Due to the new wave of COVID-19, some theatres and concert halls have closed or suspended performances - for example, the National Santa Cecilia Academy in Rome and La Fenice in Venice. It seems we are going back to the dark times of last winter's lockdown. Even the audience, frightened by the contagion, desert the ticket offices and, if subscribers, give up going to the performance.
In this sad picture, the 18 December 2021 concert of the IUC (University Institution of Concerts) – the last of this calendar year - was a very pleasant surprise: a fairly full hall but with adequate distancing, an interesting program and above all an opportunity to listen to two young stars of the musical firmament, both under twenty-five years old and of American nationality. Cellist Zlatomir Fung is of Chinese and Bulgarian ancestry and pianist Richard Fu was born in Shanghai. Very similar in appearance, on stage they looked like twins. Both studied, among other places, at the Juilliard School in New York. Both arrived in Rome loaded with international awards won in recent years, and both are little known in Italy – for Fung the concert was his debut in Rome, and for Fu his debut in the IUC concert series.
The program included two well-known and often performed pieces by Schubert and Shostakovich - respectively, the Sonata in A minor 'Arpeggione' and the Sonata in D minor, Op 40. It also included two novelties or rarities for Rome - the Fantasy on Little Russian Songs Op 43 by David Popper and Knock, Breathe, Shine for solo cello by Esa-Pekka Salonen. It was a program, therefore, that ranged from romanticism to contemporary music.
David Popper (1843-1913) was a Bohemian cellist, very famous in the years between the end of the nineteenth century and the beginning of the twentieth century. He was for a long time holder of cello chair at Pest Conservatory. He composed relatively little: the Fantasia on Small Russian Songs is a sweet and fascinating score. Fung and Fu played it with passion, and this was appreciated by the listeners.
The Sonata in A minor 'Arpeggione' dates back to 1824, the decisive year in Schubert's creative experience as a composer of instrumental music; it is the year, among other things, of the Quartets D 802 and Death and the Maiden D 810 as well as of the Octet D 803. Everything suggests that the Sonata was commissioned by Vinzenz Schuster, promoter of the 'arpeggione', the instrument just built by the Viennese luthier Johann Georg Staufer and better known by the names of guitar-cello, love guitar or bow guitar. The 'arpeggione' was a hybrid between the cello and the guitar: played with the bow and between the knees like the cello, it counted six strings like the guitar, of which it also resumed the shape of the case and the appearance of the fingerboard. In the 1930s, the instrument was already forgotten. Performed by Schuster in November 1824, the Sonata remained in manuscript; when it was first published in 1871 the arpeggione had disappeared. The publisher Gotthard had to transcribe the part for violin and cello. The latter, among the various alternative instruments adopted in the performance practice - violin, viola, guitar - is undoubtedly for register and quality the most suitable to replace the arpeggione.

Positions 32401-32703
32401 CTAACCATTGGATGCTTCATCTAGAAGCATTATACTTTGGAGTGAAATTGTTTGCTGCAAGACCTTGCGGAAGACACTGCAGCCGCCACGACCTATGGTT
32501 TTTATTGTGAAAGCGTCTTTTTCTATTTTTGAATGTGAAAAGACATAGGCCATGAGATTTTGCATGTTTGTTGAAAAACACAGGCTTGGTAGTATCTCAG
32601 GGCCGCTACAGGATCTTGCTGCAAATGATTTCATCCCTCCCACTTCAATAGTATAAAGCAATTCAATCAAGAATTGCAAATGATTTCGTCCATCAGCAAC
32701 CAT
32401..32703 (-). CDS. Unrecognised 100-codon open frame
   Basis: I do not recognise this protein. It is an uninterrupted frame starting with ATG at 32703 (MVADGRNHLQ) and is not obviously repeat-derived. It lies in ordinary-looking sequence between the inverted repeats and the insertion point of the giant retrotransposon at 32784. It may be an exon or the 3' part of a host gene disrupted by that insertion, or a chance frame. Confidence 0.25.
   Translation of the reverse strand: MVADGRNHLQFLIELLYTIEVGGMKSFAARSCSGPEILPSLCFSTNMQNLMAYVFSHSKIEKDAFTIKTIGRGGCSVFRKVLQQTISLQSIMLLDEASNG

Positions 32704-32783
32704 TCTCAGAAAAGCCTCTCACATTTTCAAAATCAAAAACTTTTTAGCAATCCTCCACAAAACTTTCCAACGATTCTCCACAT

Sonata D 821 is a work of circumstance that does not touch the summits of Schubert's masterpieces. In the performance at the IUC, Fung and Fu have rendered it with a subtle charm making use first of all of the extraordinary lyrical invention that distinguishes the instrumental music of the last period of Schubert work. The prevailing tone of the Sonata is a suffused melancholy. Fung and Fu have enhanced what were to be the expressive resources of the arpeggione such as, the cantability, and the virtuosic agility.
Knock, Breathe, Shine by Esa-Pekka Salonen is a virtuosic piece for cello in three movements: Knock - as its name suggests - is based on two different types of pizzicato that intertwine. Breathe is about breathing, singing and melodies. Shine shows all the brilliance of what you could do with the cello, even sitting on a roller coaster. The title comes from the fourteenth sonnet by John Donne (1572-1631). The passage is not descriptive. Zlatomir Fung interpreted it in a very lively way as if he were inspired by the Marx brothers films with comic moments and lyrical passages.
Shostakovich composed the Sonata for cello and piano Op 40 in 1934. It ranks among those titles that appeared after the opera Lady Macbeth of Mtsensk, which was violently attacked by the authorities of Soviet politics and culture for its musical language laden with atonality and dissonance. In the Sonata there is a return to traditional forms, but on the structural level there is a tension and a thematic complexity that is detached from the most typical romantic sonatas, through a singular process of 'editing' sound images. Undoubtedly, in the Sonata, there is an air of moderate tonal ambiguity in a rather heterogeneous musical fabric, bearing the figure of Shostakovich's style and personality. Fung and Fu highlighted these aspects very well.
There was very warm applause that led to two encores: a Nocturne by Alexander Borodin and a Romance by Yuri Shaporin, transcribed by the same composer for piano and cello.
Copyright © 21 December 2021